A medical appeal letter written by a provider is a formal request for reconsideration sent to an insurance company. The letter challenges the payer’s decision to deny coverage or payment for medical services. It outlines the provider's rationale for disputing the payer’s decision, often including medical records, treatment plans, and any pertinent clinical guidelines to support the appeal. The letter cogently explains why the treatment in question should be considered medically necessary and thus covered under the patient's health plan. This documentation is crucial for the appeal process, as it helps to ensure that patients receive the coverage and care they need, based on the professional judgment of their healthcare providers and established medical standards.

Type of Denials

Broadly speaking, denials from insurance companies fall into two categories: hard denials and soft denials. A hard denial is a definitive rejection from the insurer, refusing to pay the submitted claim. Facing a hard denial, healthcare providers might have to engage in a formal appeal process, though many opt not to pursue this route due to the complexity and potential for unrecovered funds, leading to a loss in revenue.

On the other hand, soft denials occur when the insurer disputes certain details in the claim, indicating a possibility for the healthcare provider to amend and resubmit the claim with corrected or additional information. These often relate to incomplete data or insufficient documentation to justify certain claim elements.

Soft denials are more common and typically result in the establishment of specialized teams by healthcare providers, tasked with reviewing and resubmitting these claims to secure payment.

Components of a Compelling Medical Appeal Letter

To compose a compelling medical appeal letter, include these key components. They will help structure your letter and ensure that you address all the necessary points to support your case.

  1. Introduction: Begin your letter by introducing yourself, your insurance policy information, and the denial decision you are appealing. Clearly state the purpose of your letter and briefly summarize the main points you will be addressing.
  1. Summary of denial reason: Provide a concise summary of the specific reason for the denial as stated in the insurance company's denial letter. This shows that you have carefully reviewed their decision and understand their concerns.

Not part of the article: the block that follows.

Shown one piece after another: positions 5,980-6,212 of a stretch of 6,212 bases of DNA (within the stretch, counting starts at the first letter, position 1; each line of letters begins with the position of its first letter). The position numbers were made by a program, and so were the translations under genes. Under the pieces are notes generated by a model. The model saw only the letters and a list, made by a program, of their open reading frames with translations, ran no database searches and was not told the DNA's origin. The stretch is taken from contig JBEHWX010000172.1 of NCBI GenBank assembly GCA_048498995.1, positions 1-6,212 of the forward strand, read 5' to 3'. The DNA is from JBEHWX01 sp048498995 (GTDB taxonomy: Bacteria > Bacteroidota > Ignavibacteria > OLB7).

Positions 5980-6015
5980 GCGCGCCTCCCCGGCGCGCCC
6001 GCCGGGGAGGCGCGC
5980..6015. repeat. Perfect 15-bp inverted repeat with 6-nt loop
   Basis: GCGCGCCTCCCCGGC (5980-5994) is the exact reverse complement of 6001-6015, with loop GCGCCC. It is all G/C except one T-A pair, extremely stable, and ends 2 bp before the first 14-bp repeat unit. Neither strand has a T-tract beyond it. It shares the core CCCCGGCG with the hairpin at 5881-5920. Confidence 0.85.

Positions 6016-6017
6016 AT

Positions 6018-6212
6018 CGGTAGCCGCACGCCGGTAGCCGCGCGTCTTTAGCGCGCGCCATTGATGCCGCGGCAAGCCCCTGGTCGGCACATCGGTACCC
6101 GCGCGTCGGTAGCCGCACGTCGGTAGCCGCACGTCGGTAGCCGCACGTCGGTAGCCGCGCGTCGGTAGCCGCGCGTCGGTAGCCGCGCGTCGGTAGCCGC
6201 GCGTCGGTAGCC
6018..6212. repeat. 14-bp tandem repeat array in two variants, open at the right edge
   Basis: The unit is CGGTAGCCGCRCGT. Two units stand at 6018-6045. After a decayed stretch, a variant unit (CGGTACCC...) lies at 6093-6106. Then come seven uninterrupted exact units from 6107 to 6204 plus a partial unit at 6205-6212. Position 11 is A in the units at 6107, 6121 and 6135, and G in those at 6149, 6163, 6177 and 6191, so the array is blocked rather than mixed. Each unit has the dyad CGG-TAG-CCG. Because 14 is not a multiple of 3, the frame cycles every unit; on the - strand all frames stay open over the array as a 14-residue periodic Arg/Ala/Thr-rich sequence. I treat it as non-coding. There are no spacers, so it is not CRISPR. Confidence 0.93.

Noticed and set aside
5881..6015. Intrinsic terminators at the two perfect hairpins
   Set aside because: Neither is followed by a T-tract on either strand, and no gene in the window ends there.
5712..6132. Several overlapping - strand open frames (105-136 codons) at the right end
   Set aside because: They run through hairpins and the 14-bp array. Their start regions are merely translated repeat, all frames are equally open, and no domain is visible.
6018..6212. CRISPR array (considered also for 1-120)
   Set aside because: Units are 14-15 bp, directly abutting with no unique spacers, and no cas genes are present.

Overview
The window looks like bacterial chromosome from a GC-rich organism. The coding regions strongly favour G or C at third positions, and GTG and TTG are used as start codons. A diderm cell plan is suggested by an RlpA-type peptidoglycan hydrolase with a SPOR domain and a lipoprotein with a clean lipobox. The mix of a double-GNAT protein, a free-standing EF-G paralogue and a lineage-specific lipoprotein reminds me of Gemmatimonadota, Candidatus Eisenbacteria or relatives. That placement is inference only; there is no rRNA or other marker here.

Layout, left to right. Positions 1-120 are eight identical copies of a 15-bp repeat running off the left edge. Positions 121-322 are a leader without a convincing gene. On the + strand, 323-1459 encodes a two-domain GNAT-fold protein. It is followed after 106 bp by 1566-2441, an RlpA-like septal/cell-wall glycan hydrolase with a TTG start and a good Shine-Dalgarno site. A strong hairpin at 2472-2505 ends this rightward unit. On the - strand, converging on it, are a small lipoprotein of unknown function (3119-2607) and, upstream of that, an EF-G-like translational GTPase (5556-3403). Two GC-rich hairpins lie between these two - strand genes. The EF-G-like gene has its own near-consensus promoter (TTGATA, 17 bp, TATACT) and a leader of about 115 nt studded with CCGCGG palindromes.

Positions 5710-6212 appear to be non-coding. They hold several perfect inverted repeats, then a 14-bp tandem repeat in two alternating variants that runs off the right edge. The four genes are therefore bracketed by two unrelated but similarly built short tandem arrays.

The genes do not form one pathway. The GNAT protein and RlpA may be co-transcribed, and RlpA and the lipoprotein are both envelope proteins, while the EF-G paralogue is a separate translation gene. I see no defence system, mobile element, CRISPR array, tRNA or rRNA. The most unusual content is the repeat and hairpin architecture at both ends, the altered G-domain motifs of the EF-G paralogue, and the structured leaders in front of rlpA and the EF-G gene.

1. Medical necessity and supporting evidence: Present a detailed explanation of why the requested procedure or treatment is medically necessary. Provide supporting evidence such as medical records, test results, or expert opinions to strengthen your case.
  1. Rebuttal of concerns: Address any concerns or misconceptions raised by the insurance company in their denial letter. Clearly and concisely explain why their concerns are unfounded or how you have taken steps to address them.
  1. Impact on patient's health and well-being: Emphasize the potential consequences of not receiving the requested procedure or treatment. Explain how it will negatively impact your health, quality of life, and ability to function.
  1. Conclusion and request for reconsideration: Summarize your main arguments and restate your request for the insurance company to reconsider their decision. Thank them for their time and consideration.

Structure your arguments effectively

The structure and organization of your appeal letter impact its persuasiveness. Start by clearly stating the purpose of your letter and summarizing the denial you are appealing. Then, present your arguments logically and systematically. Break down each argument into separate paragraphs, providing a clear and concise explanation of why the denial should be overturned. Use bullet points or numbered lists to highlight key points and make your arguments more digestible.

Strike the right tone

The tone of your appeal letter is essential in conveying your message effectively. While it's understandable to feel frustrated or disappointed by the denial, it's important to maintain a professional and respectful tone throughout your letter. Avoid using confrontational or emotional language that may undermine the strength of your arguments. Instead, focus on presenting the facts, highlighting the medical necessity of the treatment, and expressing your desire for a fair reconsideration of the denial.